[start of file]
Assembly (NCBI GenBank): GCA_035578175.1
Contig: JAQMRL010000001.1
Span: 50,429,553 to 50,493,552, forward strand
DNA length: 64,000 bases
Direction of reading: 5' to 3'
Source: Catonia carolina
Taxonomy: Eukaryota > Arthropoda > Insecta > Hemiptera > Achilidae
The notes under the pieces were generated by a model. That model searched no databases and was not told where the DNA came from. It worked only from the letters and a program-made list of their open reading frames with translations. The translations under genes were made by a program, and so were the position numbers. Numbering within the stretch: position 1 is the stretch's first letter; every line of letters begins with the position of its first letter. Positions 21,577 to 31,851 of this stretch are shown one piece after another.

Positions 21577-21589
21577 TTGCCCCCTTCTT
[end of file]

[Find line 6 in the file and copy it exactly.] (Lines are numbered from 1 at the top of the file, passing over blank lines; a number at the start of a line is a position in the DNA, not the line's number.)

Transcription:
Source: Catonia carolina